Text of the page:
“It gives us a piece of community to get out of the mode of prison drudgery,” said Earl Wilson, San Quentin’s tennis team captain who has been incarcerated since 1985 — about 37 of his 60 years. “It gives us a sense of family. People love coming in and say it’s better coming in here because we don’t argue.”
That’s because they have their own tennis etiquette: Any close balls are typically called in to avoid confrontation.
That’s not to say there’s no trash talk. When he’s not playing baseball nearby, Kolby Southwood might join the tennis group and razz Matt “Doc” Montana by calling him “Grandpa” and slicing a short ball to make Montana run.
An ex-tennis pro and key leader in the players’ improvement, Montana easily holds his own. The 67-year-old former chiropractor is from the Bay Area and taught for 30 years. He has spent countless hours with some of the inmates, guiding them in fundamentals while always sending newcomers to the hitting wall so they can develop some rhythm on their own.
“I give these guys some tips to try to help them out,” said Montana, who stretches and does yoga on the court, too. “It’s been very difficult with the pandemic. We’ve had lockdown after lockdown.”
Montana, who has been in San Quentin for 3 1/2 years and takes sociology and psychology classes, is so grateful to have the court.
“When the bus came here and I saw the tennis court, I was like, ‘Ahhh,’” he recalled.
Kenny Rogers has found joy in trying something fresh as he serves his sentence. He has been in for 14 years and notes, “This tennis has been my new spark.”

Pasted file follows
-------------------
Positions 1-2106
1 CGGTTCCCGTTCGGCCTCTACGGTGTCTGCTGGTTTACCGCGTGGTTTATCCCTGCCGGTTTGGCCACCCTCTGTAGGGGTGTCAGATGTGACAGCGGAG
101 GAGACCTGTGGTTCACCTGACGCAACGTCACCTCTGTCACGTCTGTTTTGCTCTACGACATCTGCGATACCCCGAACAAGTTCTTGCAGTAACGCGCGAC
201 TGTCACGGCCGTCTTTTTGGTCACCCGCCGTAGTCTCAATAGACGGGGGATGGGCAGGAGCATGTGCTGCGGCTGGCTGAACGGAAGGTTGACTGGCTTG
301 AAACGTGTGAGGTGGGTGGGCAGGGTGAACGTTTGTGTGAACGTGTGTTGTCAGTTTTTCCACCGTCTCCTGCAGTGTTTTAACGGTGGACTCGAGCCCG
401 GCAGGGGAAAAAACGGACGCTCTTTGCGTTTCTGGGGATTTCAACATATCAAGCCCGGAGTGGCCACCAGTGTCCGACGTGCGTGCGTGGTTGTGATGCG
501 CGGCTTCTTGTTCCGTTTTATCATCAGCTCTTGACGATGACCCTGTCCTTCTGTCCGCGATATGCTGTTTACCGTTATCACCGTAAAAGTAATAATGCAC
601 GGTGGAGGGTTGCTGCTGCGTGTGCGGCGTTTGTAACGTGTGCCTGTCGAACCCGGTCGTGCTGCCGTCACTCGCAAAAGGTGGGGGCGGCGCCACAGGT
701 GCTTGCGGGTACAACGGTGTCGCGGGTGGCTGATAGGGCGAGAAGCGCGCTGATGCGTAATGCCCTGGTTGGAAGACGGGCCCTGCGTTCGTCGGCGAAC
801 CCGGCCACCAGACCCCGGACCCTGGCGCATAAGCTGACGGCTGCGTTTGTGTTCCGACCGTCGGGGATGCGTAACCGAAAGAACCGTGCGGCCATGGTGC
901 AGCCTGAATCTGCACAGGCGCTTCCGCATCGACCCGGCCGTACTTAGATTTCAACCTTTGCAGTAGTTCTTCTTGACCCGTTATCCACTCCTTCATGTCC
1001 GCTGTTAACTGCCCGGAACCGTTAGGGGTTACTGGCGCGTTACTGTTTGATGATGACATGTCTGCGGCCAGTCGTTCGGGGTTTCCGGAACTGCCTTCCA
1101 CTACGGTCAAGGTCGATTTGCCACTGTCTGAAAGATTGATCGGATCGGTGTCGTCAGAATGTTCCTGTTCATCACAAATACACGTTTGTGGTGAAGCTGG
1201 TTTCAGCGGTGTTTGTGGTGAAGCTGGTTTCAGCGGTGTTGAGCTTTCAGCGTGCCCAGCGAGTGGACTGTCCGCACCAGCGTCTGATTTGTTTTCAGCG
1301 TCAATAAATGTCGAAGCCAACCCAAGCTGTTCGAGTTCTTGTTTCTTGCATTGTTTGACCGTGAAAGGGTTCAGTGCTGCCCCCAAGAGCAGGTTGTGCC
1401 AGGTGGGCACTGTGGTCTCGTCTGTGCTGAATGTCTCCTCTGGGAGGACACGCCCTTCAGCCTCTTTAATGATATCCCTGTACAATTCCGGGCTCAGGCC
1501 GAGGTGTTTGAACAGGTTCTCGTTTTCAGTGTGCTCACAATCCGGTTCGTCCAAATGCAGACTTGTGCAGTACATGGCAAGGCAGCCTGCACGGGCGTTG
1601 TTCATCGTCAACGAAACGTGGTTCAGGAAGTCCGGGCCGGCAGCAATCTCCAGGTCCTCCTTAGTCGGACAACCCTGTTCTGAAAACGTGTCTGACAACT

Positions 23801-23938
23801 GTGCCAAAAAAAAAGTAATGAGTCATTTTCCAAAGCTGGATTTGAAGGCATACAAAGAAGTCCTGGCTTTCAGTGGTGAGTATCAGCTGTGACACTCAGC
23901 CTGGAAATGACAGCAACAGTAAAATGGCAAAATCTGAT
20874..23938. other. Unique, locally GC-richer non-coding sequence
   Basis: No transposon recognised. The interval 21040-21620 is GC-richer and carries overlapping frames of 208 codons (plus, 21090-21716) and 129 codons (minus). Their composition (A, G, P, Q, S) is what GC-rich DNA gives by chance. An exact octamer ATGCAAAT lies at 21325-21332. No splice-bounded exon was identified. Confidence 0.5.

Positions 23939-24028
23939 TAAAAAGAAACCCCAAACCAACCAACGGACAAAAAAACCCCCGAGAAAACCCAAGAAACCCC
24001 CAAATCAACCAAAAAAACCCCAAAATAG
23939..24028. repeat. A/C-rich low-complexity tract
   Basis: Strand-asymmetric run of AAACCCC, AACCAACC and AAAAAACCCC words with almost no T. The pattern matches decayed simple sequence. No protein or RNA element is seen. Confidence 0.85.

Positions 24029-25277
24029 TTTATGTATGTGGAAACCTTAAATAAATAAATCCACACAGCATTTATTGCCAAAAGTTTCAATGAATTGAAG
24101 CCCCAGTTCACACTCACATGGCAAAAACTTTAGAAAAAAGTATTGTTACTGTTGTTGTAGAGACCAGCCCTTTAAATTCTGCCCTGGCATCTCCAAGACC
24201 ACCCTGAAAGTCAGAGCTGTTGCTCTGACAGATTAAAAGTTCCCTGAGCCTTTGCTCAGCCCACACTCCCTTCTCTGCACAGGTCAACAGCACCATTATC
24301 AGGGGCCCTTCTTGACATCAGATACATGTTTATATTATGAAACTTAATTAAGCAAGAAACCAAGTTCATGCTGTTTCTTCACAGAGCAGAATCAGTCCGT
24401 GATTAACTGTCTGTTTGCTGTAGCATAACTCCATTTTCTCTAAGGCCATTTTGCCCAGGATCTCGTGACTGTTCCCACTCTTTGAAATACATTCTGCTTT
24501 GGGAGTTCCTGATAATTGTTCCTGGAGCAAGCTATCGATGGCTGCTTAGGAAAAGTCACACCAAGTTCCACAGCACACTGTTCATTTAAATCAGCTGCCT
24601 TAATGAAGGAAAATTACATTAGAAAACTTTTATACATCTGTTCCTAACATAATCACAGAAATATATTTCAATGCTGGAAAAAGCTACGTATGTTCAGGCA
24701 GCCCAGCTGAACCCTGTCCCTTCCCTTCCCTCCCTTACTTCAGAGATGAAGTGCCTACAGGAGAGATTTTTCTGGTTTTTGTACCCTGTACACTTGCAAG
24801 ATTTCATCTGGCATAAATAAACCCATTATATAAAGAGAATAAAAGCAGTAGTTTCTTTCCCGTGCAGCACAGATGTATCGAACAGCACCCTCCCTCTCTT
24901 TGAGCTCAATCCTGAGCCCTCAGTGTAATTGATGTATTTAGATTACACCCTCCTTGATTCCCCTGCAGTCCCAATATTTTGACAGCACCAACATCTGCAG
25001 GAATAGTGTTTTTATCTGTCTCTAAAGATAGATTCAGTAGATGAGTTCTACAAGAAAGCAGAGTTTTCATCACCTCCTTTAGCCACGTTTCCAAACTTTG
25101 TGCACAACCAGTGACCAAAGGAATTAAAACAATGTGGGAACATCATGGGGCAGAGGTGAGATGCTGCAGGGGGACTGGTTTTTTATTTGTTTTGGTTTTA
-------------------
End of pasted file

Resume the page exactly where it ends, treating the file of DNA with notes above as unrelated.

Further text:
Patrick Leong helps run the “Inside-Outside” program by coordinating those volunteer visiting players like Schneider to play doubles with inmates at San Quentin — California’s oldest correctional institution, and home of the state’s only gas chamber.
An English professor at Diablo Valley College, Leong also plays. He sports an old-school headband, and the inmates cheer fondly for their friend “Alley Pat” — the handle a nod to his precise accuracy down the lines.
Schneider and his mother, Margie Moran — a longtime tennis player from the East Bay suburb of Alameda who plays on several USTA teams at once — were some of the first visitors allowed into San Quentin for this program as pandemic restrictions lifted.
These unique sports programs aren’t new. Golden State Warriors general manager Bob Myers played inside San Quentin five years ago, a tradition of the team’s employees taking on the inmates. San Quentin also has hosted athletes in softball, soccer, flag football and a 100-mile running club.